The story of the jardineros also reveals the long relationship between immigration and the …

News »

Conflict over the Nixon Presidential Library

Posted February 17, 2015 by | 0 Comments | ]
Richard Millhouse Nixon was the 37th president of the United States. He built his early political career as a conservative and staunch anti-communist, but as president he went on to normalize relations with communist China and establish the Environmental Protection Agency. He was known for his keen intellect and deep interest in foreign policy, but critics say he could also be ruthless and paranoid when it came to his political enemies. (Photo: National Archives)

If you love 20th Century American history or are just a political junkie, visiting the Richard Nixon Presidential Library & Museum in Yorba Linda is a little like being a kid in a candy store. The library is an enormous storehouse of memorabilia related to the personal and political life of the man who went on to become America’s 37th president. Beneath the public areas, …

News »

As the bullet train picks up speed, neighborhoods fight back

Posted February 3, 2015 by | 7 Comments | ]
There are two routes being studied to get the train between Palmdale and Burbank. One involves essentially paralleling California State Route 14 in a series of bridges and tunnels, and then bringing the train through the communities of Sylmar and San Gabriel so that it eventually reaches Burbank. Another possible route for the high speed rail system, called the Eastern Corridor, means tunneling through the Angeles National Forest and building a bridge across the Tujunga Wash, seen in the photo above.  Another tunnel would then be dug under the community of Shadow Hills so that the train can get to a station in Burbank. (Photo: Saul Gonzalez)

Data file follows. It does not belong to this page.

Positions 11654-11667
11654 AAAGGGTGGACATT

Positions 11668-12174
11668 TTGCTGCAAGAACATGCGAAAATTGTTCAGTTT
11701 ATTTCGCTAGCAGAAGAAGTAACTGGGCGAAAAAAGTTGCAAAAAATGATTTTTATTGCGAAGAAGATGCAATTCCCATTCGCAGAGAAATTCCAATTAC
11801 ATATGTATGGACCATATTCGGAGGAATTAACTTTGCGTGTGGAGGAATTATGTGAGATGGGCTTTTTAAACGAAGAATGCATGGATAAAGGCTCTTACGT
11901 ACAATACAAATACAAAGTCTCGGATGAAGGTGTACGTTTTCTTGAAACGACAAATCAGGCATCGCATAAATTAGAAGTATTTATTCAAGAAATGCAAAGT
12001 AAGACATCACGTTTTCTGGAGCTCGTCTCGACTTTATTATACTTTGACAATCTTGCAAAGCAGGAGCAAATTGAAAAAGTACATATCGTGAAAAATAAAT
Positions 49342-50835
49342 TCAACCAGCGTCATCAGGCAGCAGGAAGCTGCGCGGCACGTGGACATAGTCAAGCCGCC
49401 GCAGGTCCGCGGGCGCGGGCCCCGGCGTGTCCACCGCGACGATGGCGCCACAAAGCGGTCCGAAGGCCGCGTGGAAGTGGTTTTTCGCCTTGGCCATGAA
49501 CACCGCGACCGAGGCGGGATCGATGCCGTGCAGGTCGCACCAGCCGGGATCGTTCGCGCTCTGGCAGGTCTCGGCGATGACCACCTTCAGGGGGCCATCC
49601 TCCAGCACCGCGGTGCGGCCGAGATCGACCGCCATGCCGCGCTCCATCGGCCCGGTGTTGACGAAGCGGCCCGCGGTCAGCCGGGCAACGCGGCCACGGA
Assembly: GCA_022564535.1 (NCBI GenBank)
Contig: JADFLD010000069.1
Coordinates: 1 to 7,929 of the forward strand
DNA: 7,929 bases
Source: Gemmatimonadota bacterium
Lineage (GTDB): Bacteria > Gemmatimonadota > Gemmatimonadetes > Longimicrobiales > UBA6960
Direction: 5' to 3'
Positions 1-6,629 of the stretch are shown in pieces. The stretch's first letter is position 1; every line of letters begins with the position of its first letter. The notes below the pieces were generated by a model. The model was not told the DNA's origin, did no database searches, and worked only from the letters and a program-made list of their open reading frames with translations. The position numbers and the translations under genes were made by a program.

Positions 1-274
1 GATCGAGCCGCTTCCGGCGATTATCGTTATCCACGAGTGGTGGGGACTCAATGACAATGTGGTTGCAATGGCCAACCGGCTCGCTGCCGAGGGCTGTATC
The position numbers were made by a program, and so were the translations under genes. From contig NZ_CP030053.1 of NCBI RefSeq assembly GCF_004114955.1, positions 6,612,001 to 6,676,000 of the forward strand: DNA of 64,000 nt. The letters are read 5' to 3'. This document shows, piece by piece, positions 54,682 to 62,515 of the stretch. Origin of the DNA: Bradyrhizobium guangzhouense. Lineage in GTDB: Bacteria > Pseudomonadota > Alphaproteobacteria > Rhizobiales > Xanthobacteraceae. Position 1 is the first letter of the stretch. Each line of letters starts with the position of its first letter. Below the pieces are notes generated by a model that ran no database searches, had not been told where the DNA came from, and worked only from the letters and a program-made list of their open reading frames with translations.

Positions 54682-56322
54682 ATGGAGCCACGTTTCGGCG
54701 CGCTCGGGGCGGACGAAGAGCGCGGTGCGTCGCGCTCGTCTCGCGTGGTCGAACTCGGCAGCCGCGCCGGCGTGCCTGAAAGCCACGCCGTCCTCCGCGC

After years of discussion and planning, California has finally started construction on its high speed rail system, which is supposed to connect Los Angeles and San Francisco by the year 2029.
There are countless engineering challenges ahead for the project, but there also challenges when it comes to dealing with communities potentially in the path of the bullet train. How do you choose a route that’s …

economy, Environment, News »

The bullet train is finally coming. Who are the winners and losers?

Posted January 14, 2015 by | 0 Comments | ]
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Spend anytime at all in Fresno and you’ll likely see and hear trains. That’s because the tracks of one of California’s busiest freight train lines cuts right through the center of Fresno.
But the railroad everyone is talking about doesn’t exist yet. However, construction of the $68 billion dollar system to run California’s high speed passenger rail, has finally started after years of discussion and planning.
Many in Fresno …

News »

Photos: Breaking ground for California’s bullet train in Fresno

Posted January 7, 2015 by | 1 Comment | ]
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After decades of talking about it and years of planning and preparation, California officials gathered in Fresno this week for a ceremonial groundbreaking for the state’s $68 billion bullet train project.
When finished in 2029 (or so it’s hoped) the train will connect San Francisco and Los Angeles, whisking passengers from one city to another in 2 hours and 40 minutes. The first 29 mile-long …